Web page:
African water services must raise billions of dollars from the private sector annually to meet rising demand and U.N. development goals as the global financial crisis threatens investment, experts said.
[...] At a meeting [Financing Water for Growth in Africa, Dakar, 26-27 November 2008, organised by the Infrastructure Consortium for Africa (ICA)] [...] experts acknowledged the impact the global financial crisis could have on funding.
“It’s going to be more difficult to raise all kinds of … commercial and private sector finance, and it may even be more difficult to raise aid in future,” water sector and development specialist James Winpenny said.
[...] “We’re hearing encouraging noises from the donor side, saying they’re going to maintain funding,” said Alex Rugamba from the African Development Bank.
“Certainly in the short run we may see a dip (in private funding). The cost of borrowing will go up.”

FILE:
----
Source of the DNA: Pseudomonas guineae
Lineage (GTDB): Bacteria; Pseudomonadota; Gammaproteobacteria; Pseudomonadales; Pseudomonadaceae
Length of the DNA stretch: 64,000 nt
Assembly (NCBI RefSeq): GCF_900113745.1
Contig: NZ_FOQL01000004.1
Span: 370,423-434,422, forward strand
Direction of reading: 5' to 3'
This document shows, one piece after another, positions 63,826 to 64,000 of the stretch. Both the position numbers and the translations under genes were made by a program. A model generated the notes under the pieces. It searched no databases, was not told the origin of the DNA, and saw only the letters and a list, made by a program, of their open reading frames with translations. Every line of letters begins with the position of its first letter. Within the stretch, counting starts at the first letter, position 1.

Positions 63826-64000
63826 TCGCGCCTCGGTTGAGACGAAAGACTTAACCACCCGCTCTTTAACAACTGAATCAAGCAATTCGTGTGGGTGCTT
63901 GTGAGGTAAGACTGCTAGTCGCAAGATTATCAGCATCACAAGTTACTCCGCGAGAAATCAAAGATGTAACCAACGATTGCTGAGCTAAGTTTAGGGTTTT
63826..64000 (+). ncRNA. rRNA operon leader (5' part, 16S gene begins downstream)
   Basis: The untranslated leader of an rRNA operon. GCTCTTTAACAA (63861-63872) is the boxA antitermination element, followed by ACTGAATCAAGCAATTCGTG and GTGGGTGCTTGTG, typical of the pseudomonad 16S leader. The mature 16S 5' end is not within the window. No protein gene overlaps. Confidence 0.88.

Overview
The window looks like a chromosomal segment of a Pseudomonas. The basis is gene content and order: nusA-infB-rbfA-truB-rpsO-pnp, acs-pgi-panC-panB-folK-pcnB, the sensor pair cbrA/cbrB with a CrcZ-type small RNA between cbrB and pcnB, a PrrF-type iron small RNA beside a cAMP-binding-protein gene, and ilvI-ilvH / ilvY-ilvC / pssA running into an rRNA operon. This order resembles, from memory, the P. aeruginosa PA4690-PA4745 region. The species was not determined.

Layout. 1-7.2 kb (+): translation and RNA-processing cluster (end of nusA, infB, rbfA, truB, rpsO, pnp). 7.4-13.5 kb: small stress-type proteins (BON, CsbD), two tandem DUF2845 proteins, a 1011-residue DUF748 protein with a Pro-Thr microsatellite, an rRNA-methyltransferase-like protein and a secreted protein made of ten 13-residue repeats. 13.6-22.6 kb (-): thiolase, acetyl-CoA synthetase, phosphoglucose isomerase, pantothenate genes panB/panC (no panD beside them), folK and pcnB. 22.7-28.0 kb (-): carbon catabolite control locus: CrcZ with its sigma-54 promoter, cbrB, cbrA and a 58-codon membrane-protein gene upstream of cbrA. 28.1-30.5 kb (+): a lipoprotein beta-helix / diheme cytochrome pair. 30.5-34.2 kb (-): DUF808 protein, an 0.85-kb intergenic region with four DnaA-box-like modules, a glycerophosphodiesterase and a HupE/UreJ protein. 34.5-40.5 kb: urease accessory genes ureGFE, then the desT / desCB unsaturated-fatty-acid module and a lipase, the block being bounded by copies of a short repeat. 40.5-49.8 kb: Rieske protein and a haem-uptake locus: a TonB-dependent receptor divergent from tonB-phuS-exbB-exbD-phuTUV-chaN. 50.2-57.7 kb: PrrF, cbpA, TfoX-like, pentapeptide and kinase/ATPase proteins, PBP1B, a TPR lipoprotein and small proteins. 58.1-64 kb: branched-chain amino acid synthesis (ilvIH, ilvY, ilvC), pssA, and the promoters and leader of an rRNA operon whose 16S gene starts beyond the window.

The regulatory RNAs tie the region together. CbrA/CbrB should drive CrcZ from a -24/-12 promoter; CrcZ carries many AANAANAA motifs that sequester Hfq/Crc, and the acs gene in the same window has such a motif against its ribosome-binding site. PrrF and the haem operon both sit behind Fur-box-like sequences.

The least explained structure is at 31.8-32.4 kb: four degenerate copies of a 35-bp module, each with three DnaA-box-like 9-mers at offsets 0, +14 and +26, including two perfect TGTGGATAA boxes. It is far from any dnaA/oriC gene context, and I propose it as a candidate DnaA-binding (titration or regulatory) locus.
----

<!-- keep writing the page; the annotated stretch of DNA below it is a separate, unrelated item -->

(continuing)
[Nevertheless], “if present policies prevail, by 2030 another billion people will live in areas without enough water,” said an OECD statement.
Africa needed around $2.5 billion a year to improve water and sanitation services [some of which] could be found through better management of existing African resources, including by reducing losses from water pipes, which at around 35 percent are nearly twice the international standard.
[...] Over half a dozen water companies from across Africa met in Dakar earlier this week and received “shadow credit ratings”.
Source: Alistair Thomson, Reuters, 26 Nov 2008